Thanks guys, very helpful. I am 100% certain they are Lithium Ion, as I pulled them from the packs myself. They are not "very old" maybe 2 years max. I have a lot of CGR18650CE/MH12210. With a quick google search, people can't seem to agree on what they actually are capacity-wise. I'll stick with 4.1v to be safe.

            I also have a pile of SANYO-UR18650A. The spec sheet says 3.6v but charge at 4.2v. Does that mean I should still charge to 4.1?
            http://www.wickedlasers.com/image/wi...ifications.pdf
            Last edited by mikes; 05-29-2016, 08:29 AM.

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            • #7
              Originally posted by mikes View Post
              Thanks guys, very helpful. I am 100% certain they are Lithium Ion, ]
              Mike you are not getting it. Lithium Ion does not tell you what kind of Lithium Ion Battery you have. You are playing with fire. That is what we have been trying to tell you in this post and your other post. Secondly if the batteries get warm while charging, something is wrong. It either means:

              The batteries are shot
              Charging too fast
              Charging at to high of a voltage.

              Lithium Ion Battery does not mean anything, it is a generic term like Soda Pop. Does not tell you or anyone what flavor it is.

              Anyway CGR18650CE/MH12210 is a generic Panasonic designation. They can be 2200 (Standard Grey) or 3100 (Green Super) mah and can be 3.6 or 3.7. Charge no higher than 4.2 volts. Just because you can go as high as 4.2 volts, does not mean you should go that high. These batteries are unprotected versions and discontinued. They are made for laptops, ecigs, and vaporizers.
              Last edited by Sunking; 05-29-2016, 11:27 AM.
              MSEE, PE

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              • #8
                Originally posted by Sunking View Post
                Mike you are not getting it. Lithium Ion does not tell you what kind of Lithium Ion Battery you have. You are playing with fire. That is what we have been trying to tell you in this post and your other post. Secondly if the batteries get warm while charging, something is wrong. It either means:

                The batteries are shot
                Charging too fast
                Charging at to high of a voltage.

                Lithium Ion Battery does not mean anything, it is a generic term like Soda Pop. Does not tell you or anyone what flavor it is.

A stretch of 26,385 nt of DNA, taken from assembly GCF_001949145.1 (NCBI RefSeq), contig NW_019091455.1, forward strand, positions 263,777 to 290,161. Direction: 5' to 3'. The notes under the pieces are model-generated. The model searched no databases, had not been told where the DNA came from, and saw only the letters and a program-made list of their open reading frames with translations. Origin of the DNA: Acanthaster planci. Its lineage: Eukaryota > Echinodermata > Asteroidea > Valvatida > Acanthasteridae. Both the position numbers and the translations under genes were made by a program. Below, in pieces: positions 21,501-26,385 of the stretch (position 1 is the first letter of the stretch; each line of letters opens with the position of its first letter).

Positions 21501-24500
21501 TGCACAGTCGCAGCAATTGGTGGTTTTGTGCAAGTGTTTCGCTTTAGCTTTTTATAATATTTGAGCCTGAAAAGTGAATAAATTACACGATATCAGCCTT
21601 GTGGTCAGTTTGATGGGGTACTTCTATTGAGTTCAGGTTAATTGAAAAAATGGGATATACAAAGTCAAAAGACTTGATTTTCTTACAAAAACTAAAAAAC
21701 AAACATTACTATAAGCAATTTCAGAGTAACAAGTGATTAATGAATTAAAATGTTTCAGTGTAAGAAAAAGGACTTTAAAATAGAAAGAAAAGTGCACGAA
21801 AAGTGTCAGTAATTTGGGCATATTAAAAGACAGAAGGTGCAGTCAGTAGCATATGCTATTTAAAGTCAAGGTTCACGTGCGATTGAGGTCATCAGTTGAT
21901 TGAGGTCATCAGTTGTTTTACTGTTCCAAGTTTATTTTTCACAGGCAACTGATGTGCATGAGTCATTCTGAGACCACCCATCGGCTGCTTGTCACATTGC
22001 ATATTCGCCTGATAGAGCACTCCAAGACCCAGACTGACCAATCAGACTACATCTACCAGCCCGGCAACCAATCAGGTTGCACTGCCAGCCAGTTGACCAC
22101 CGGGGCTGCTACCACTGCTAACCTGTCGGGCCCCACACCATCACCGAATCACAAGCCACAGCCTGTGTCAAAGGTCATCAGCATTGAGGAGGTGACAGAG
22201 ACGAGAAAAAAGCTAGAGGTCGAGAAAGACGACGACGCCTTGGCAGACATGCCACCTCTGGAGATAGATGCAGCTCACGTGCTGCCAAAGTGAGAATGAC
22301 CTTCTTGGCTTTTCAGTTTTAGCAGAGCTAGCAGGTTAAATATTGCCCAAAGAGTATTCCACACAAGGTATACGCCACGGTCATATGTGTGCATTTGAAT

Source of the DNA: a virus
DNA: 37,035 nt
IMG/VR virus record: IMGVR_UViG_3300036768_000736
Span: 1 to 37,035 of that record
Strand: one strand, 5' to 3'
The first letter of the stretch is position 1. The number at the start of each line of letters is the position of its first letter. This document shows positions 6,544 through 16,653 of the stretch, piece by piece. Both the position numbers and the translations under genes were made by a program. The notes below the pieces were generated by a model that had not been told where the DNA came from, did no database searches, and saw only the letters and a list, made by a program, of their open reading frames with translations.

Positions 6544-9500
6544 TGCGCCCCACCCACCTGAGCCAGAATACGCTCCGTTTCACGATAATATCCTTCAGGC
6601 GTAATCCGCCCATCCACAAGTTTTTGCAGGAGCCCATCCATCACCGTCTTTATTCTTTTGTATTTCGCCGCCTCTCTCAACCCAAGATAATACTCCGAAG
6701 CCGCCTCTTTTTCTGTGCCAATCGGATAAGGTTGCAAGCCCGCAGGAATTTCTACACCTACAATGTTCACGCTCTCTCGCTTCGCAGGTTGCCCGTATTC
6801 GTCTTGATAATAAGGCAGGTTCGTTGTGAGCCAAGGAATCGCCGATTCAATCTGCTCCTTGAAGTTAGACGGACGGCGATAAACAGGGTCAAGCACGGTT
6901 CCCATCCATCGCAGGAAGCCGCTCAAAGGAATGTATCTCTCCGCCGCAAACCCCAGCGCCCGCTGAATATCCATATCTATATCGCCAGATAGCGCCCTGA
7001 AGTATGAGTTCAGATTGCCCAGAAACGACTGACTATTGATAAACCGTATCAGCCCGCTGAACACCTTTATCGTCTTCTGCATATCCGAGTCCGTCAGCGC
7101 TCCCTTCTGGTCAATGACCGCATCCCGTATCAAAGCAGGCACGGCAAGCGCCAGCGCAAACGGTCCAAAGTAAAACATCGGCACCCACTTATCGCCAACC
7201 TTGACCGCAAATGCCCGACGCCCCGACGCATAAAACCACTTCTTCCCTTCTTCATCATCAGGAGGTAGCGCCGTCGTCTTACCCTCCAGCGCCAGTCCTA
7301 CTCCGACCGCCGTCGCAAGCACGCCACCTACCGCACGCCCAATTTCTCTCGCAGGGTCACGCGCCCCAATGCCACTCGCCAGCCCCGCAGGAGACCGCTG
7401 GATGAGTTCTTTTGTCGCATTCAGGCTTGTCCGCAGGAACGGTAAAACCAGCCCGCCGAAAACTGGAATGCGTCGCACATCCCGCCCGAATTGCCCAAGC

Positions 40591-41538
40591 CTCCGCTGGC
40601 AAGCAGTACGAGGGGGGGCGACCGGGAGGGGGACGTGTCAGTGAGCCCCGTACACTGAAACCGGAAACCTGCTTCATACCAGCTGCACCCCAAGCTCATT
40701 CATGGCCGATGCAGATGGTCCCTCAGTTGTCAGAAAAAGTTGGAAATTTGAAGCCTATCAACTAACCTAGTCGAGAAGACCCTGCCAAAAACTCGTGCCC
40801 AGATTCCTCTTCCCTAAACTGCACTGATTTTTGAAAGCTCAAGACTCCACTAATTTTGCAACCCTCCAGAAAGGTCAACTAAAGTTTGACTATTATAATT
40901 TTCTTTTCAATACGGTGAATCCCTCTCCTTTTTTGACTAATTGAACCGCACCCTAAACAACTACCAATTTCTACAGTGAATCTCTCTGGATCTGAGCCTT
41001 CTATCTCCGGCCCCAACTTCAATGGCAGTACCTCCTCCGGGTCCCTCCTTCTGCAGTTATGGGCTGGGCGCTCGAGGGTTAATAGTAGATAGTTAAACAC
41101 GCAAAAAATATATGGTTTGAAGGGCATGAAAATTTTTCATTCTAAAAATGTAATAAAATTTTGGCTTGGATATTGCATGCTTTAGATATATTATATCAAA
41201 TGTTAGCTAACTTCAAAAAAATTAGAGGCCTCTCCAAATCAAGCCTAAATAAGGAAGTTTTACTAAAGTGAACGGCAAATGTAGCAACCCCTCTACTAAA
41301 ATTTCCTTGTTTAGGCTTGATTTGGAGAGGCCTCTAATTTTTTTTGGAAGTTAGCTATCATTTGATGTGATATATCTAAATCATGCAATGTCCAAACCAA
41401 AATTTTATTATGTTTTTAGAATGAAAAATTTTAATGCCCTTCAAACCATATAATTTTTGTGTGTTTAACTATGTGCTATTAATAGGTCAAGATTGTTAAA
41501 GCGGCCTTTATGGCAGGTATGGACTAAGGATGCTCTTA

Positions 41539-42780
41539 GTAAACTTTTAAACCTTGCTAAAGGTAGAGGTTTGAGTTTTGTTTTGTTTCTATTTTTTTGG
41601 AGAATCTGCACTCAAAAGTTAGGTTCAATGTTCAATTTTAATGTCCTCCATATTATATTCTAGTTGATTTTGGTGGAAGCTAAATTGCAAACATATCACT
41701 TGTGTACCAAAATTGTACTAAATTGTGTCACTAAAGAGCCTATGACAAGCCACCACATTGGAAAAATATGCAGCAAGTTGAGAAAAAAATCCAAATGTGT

Did you even bother reading the entire post? I included two very specific model numbers off the cells and a link to the spec sheet for one of them. I am not guessing, I am trying to research and learn. I understand the statement made previously about them getting hot and as such have not charged any since until I can figure out what exactly I am working with.

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                • #9
                  Originally posted by mikes View Post
                  Did you even bother reading the entire post? .
                  You still don't get it, you keep saying Lithium Ion. Lithium Ion what?

                  Cobalt, Manganese, Iron Phosphate, Titinate.

                  WTF are they? You can't answer because you do not know what you are doing.That is why you just keep saying Lithium Ion. You do not know there are several types and each has its own unique characteristics like charging voltages.

                  CGR18650CE/MH12210 is a generic Panasonic designation that can be 1 of 2 types. Are they Green, Lime Green, or Gray. There are no longer made by Panasonic and only Chi-Coms make copies.

                  So here is what you need to know. Since you cannot identify if they are LiCo or LiPo, do not charge higher than 4.2 volts. 4.0 to 4.2 is good enough to be safe.
                  Last edited by Mike90250; 05-29-2016, 07:06 PM. Reason: vulgarity deleted
                  MSEE, PE

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                  • #10
                    Originally posted by mikes View Post
                    I also have a pile of SANYO-UR18650A. The spec sheet says 3.6v but charge at 4.2v. Does that mean I should still charge to 4.1?
                    The UR18650A is a cobalt based, graphite anode lithium ion and is normally charged at 4.2 volts. Charging to 4.1 volts will extend their life a bit at the cost of some capacity (10-20%.)